Growing up in a small rural town in Wisconsin, rising country artist Alyssia Dominguez was exposed to traditional country music on the radio. She fell in love with the genre, inspired by artists like Taylor Swift. Yet her proud Mexican-American background was always a significant influence on her life and, eventually, her music.
“Music taught me to be strong and stand up for myself when I need to,” Dominguez told Chartmetric.
Dominguez discovered the connection between American country music and Mexican music through her grandmother. As she describes it, the emotional storytelling and similar guitar styles in both genres became the common thread that inspired her to merge the two worlds in her music. It's through this fusion that she created a medley that seamlessly transitions from Johnny Cash to Spanish-language Tejano songs, delighting her audiences and breaking down language barriers.
Dominguez is currently an independent artist. This independence allows her creative freedom and control over her music, which aligns with her vision and authenticity. However, the possibility of signing with a label remains open. She emphasizes the importance of finding a label that shares her vision and underscores the desire for authenticity and artistic integrity.:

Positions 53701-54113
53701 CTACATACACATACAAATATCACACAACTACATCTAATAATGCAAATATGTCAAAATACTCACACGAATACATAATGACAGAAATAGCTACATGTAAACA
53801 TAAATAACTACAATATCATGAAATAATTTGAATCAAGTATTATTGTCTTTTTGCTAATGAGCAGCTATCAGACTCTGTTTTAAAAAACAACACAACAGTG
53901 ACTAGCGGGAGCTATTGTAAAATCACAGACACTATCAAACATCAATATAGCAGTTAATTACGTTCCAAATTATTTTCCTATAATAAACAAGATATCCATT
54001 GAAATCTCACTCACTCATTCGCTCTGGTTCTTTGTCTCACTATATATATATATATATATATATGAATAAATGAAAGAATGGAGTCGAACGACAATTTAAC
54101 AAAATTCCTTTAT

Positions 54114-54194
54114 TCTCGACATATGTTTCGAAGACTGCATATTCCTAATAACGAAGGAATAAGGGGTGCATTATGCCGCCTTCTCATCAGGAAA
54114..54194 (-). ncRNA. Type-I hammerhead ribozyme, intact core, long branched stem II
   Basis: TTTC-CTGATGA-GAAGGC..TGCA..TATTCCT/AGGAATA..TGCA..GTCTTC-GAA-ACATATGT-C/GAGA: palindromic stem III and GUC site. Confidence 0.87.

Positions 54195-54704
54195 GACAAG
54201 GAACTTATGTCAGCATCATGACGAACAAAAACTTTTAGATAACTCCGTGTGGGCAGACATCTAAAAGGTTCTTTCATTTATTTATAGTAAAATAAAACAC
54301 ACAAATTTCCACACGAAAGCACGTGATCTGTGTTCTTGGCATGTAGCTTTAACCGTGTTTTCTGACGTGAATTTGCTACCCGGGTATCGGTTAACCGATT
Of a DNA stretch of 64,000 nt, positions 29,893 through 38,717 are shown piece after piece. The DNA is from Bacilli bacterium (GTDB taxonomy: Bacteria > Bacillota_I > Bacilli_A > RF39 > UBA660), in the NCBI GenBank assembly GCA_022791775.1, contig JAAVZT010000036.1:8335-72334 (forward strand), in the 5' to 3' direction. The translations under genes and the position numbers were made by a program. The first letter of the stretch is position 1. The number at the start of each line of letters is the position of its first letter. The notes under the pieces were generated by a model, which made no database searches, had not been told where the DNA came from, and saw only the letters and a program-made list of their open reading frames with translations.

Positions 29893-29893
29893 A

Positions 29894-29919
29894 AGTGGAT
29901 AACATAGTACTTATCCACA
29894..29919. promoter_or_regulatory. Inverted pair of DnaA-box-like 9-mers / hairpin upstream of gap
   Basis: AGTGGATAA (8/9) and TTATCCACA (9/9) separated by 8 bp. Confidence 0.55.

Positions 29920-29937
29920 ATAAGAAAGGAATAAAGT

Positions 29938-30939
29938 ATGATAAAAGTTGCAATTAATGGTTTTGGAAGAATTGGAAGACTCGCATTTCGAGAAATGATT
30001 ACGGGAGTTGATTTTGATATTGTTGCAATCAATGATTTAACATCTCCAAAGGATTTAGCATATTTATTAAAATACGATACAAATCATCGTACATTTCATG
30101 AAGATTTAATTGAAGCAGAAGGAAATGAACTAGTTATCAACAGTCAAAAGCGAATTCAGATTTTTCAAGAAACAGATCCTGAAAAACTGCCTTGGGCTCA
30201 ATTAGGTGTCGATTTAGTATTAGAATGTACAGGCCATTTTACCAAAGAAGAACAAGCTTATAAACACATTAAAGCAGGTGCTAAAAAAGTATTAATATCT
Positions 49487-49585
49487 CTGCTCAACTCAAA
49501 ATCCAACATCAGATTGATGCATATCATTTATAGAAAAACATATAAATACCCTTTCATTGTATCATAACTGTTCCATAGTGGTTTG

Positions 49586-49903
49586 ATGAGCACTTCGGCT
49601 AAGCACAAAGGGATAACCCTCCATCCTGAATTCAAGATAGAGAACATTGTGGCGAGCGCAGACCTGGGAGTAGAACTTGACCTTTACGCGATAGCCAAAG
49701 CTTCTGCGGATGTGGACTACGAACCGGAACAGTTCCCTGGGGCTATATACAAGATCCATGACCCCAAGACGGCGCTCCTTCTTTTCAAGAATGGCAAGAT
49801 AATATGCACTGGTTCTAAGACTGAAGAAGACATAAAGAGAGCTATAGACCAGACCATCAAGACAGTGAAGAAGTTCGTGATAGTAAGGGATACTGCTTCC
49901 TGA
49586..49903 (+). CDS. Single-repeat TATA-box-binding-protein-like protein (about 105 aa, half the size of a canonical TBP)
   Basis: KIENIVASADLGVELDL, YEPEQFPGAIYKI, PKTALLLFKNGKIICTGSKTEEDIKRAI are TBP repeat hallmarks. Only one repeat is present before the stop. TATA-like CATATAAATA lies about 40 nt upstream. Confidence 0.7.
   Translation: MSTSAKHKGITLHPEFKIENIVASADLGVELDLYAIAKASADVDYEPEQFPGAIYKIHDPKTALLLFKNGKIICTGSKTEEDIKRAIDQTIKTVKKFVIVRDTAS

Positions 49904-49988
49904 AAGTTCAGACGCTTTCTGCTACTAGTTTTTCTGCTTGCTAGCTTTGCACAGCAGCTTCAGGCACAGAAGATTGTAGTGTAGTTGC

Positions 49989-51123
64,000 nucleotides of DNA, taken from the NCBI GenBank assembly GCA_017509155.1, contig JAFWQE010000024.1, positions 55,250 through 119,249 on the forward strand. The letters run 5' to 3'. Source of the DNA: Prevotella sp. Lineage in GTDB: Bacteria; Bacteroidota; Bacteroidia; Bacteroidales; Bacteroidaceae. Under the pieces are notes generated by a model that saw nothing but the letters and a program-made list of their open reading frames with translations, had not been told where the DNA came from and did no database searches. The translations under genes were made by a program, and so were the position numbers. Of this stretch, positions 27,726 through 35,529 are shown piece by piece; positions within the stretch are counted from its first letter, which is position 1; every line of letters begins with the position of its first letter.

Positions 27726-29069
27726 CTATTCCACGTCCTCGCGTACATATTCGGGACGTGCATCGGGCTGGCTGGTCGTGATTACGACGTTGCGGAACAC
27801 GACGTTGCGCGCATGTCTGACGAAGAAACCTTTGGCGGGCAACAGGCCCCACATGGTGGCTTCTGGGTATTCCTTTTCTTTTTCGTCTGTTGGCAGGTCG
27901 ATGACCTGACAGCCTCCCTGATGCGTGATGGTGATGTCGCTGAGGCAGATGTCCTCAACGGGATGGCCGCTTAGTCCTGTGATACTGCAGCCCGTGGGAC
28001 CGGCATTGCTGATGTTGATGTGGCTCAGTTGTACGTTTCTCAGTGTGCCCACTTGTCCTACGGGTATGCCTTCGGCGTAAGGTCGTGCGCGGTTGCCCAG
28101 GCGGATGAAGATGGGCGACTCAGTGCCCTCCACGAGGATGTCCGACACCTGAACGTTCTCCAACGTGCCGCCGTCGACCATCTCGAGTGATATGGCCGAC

"I think the right deal would just be finding the team that allows you to be yourself,” Dominguez said. "If I can represent that for people, then I've done my job. That's what matters, inspiring other people to feel seen.”
Based in Nashville, Andrea Vasquez originally hails from Los Angeles and brings a fresh perspective to the country music scene. She emphasizes the need for diversity in an industry that has traditionally been underrepresented in terms of both women and people of color.
"It's exciting that the country scene is starting to embrace Latinos,” Vasquez told Chartmetric. “I definitely want younger females who are also different to be able to be like, 'I could do that too because she did it.' So I hope that I can be inspirational to people."